Jamón Ibérico: What It's Like to Journey to the Source
Any serious ham lover should add a trip to Jabugo, Spain to their bucket list.
As my car drove up a meandering, narrow road through a grove of oak trees near the village of Jabugo, Spain, an hour outside of Seville, I reminded myself to stay alert. It’s not every day you get to observe free-range pigs in their natural habitat, and I was determined not to miss them. I was there visiting one of the top Jamón Ibérico producers in Spain—a company called Cinco Jotas.
These aren’t any pigs, of course. They’re Ibérico pigs, a breed indigenous to the Iberian peninsula and the kind used by Cinco Jotas to make its premium Jamón Ibérico, which is considered to be among the best in Spain and, indeed, the world. In the dehesa, which loosely translates to pasture or meadow, the pigs walk about 14 kilometers each day in search of acorns—they prefer the holm oaks’ acorns the most, because they produce the sweetest nuts.
You can only go to the UNESCO World Heritage-designated national forest, known as Sierra de Aracena y Picos de Aroche, between October and March, which is peak acorn season. After that, the pigs are slaughtered. Before, they are just being born, readying for the feast to come. If you're lucky enough to visit during the right window, you can also take a mushroom walk with the folks at Cinco Jotas, during which you'll traverse the forest with a knowledgeable guide, collecting mushrooms that you will then learn how to cook, while also roasting chestnuts. An exclusive tasting experience is also available, where you can have an outdoor tasting in the forest with your very own carver.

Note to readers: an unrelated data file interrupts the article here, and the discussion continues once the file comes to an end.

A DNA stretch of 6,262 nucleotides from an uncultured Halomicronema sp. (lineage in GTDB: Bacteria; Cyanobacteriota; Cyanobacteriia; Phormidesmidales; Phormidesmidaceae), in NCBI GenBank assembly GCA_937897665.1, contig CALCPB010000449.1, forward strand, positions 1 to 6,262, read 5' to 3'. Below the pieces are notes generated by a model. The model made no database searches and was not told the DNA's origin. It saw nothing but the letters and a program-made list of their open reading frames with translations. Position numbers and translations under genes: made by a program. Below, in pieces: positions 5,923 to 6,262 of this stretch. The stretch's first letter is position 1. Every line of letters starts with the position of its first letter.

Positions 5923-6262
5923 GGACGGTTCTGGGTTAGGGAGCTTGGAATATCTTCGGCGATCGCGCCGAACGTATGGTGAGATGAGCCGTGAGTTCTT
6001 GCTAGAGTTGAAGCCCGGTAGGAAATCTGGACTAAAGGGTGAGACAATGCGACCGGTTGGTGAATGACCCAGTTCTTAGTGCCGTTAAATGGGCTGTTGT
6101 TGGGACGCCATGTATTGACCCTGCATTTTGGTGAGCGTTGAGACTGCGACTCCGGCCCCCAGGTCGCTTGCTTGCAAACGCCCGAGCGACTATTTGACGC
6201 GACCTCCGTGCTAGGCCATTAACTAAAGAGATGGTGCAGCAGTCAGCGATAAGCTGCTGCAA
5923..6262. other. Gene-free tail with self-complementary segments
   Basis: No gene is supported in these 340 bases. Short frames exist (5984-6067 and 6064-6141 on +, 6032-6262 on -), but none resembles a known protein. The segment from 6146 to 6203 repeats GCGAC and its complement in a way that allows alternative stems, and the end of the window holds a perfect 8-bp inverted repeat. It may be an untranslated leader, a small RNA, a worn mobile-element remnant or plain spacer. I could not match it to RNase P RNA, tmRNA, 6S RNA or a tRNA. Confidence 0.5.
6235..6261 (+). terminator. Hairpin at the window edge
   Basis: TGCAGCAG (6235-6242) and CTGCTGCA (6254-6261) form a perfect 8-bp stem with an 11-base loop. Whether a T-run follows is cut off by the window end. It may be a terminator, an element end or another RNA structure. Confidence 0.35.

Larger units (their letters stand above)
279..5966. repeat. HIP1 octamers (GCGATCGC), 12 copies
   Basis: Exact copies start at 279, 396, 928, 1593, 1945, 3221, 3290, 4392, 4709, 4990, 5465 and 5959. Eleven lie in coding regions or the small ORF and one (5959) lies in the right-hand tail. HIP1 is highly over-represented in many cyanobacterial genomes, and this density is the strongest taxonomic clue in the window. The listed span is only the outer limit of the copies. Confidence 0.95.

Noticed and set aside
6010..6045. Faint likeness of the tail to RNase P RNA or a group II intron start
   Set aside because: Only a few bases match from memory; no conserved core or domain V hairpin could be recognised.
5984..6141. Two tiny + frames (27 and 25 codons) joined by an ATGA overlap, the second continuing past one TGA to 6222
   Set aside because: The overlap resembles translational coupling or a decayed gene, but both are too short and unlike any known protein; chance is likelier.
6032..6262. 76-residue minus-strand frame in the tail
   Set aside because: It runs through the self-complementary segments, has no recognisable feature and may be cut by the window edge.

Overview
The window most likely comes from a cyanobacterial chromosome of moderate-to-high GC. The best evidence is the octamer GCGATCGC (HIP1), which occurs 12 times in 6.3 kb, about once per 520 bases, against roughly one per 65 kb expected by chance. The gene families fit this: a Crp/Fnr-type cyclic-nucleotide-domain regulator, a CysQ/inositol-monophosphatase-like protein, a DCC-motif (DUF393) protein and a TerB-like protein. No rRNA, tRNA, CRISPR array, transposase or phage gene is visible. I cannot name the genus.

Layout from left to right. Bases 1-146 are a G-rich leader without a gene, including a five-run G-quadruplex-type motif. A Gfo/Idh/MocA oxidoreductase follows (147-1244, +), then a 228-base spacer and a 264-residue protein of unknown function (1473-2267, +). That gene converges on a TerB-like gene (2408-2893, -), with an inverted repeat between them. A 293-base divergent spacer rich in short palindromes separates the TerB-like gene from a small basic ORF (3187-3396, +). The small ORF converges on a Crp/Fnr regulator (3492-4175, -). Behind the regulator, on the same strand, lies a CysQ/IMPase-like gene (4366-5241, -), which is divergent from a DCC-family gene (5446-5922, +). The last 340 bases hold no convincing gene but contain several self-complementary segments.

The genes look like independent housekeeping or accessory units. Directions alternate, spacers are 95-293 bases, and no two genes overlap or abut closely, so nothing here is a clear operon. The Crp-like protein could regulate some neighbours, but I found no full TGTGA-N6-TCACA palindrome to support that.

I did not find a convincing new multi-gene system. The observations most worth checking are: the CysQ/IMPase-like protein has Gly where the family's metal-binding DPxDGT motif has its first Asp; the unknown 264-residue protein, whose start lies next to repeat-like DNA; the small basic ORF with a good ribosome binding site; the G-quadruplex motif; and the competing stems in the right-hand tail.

When you’re done visiting the pigs, the Cinco Jotas’ facility in Jabugo, which is a veritable pork wonderland, should not be missed. The cellar opened to the public just four years ago, and they offer a great tour of the facilities, which gives an in-depth history of the region, the curing process, the company and a by-foot exploration of the cellar, which is bedecked with thousands of golden yellow ham legs that dangle from the ceiling.
And of course, if you’re traveling all the way to southern Spain, you’d be remiss not to try the tasting experience at Cinco Jotas. There’s a simple tasting, which showcases both shoulder and ham cuts along with other Cinco Jotas selections, like chorizo, lomo and other cured products. The top-of-the-line option is a live carving experience, which employs one of Cinco Jotas master carvers, who have extensively trained for the sole purpose of slicing premium cured meat. They will guide guests through each part of the leg, instruct you on the proper way to remove the fat, and show you how to slice in order to distribute fat over every slice. And, of course, you’ll get to eat a lot of ham in the process.